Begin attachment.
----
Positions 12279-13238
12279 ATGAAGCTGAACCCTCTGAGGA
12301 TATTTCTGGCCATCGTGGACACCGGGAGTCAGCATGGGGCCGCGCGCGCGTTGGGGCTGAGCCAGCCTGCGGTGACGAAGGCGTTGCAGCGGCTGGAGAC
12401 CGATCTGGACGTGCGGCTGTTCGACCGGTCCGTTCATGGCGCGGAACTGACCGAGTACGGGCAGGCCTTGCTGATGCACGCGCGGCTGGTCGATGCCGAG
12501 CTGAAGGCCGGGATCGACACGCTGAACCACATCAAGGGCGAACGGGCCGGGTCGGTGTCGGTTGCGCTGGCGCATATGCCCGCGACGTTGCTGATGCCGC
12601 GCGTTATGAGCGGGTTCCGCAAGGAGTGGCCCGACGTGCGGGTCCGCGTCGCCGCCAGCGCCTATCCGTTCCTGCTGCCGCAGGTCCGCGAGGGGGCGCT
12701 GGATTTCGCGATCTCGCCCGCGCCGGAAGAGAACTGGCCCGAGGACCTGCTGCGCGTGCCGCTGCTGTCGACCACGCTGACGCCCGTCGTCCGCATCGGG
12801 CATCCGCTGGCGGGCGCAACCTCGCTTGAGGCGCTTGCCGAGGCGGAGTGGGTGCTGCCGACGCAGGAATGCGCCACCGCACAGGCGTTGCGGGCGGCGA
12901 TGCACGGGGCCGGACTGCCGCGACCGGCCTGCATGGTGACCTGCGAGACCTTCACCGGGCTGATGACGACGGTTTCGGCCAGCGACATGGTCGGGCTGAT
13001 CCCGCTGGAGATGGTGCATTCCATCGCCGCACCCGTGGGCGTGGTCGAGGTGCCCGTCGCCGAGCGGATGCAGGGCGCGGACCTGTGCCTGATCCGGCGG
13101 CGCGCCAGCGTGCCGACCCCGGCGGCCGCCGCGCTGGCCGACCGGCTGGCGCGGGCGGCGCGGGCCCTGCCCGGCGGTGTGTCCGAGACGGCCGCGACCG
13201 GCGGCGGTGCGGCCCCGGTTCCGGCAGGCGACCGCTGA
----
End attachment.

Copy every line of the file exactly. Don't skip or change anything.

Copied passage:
Positions 12279-13238
12279 ATGAAGCTGAACCCTCTGAGGA
12301 TATTTCTGGCCATCGTGGACACCGGGAGTCAGCATGGGGCCGCGCGCGCGTTGGGGCTGAGCCAGCCTGCGGTGACGAAGGCGTTGCAGCGGCTGGAGAC
12401 CGATCTGGACGTGCGGCTGTTCGACCGGTCCGTTCATGGCGCGGAACTGACCGAGTACGGGCAGGCCTTGCTGATGCACGCGCGGCTGGTCGATGCCGAG
12501 CTGAAGGCCGGGATCGACACGCTGAACCACATCAAGGGCGAACGGGCCGGGTCGGTGTCGGTTGCGCTGGCGCATATGCCCGCGACGTTGCTGATGCCGC
12601 GCGTTATGAGCGGGTTCCGCAAGGAGTGGCCCGACGTGCGGGTCCGCGTCGCCGCCAGCGCCTATCCGTTCCTGCTGCCGCAGGTCCGCGAGGGGGCGCT
12701 GGATTTCGCGATCTCGCCCGCGCCGGAAGAGAACTGGCCCGAGGACCTGCTGCGCGTGCCGCTGCTGTCGACCACGCTGACGCCCGTCGTCCGCATCGGG
12801 CATCCGCTGGCGGGCGCAACCTCGCTTGAGGCGCTTGCCGAGGCGGAGTGGGTGCTGCCGACGCAGGAATGCGCCACCGCACAGGCGTTGCGGGCGGCGA
12901 TGCACGGGGCCGGACTGCCGCGACCGGCCTGCATGGTGACCTGCGAGACCTTCACCGGGCTGATGACGACGGTTTCGGCCAGCGACATGGTCGGGCTGAT
13001 CCCGCTGGAGATGGTGCATTCCATCGCCGCACCCGTGGGCGTGGTCGAGGTGCCCGTCGCCGAGCGGATGCAGGGCGCGGACCTGTGCCTGATCCGGCGG
13101 CGCGCCAGCGTGCCGACCCCGGCGGCCGCCGCGCTGGCCGACCGGCTGGCGCGGGCGGCGCGGGCCCTGCCCGGCGGTGTGTCCGAGACGGCCGCGACCG
13201 GCGGCGGTGCGGCCCCGGTTCCGGCAGGCGACCGCTGA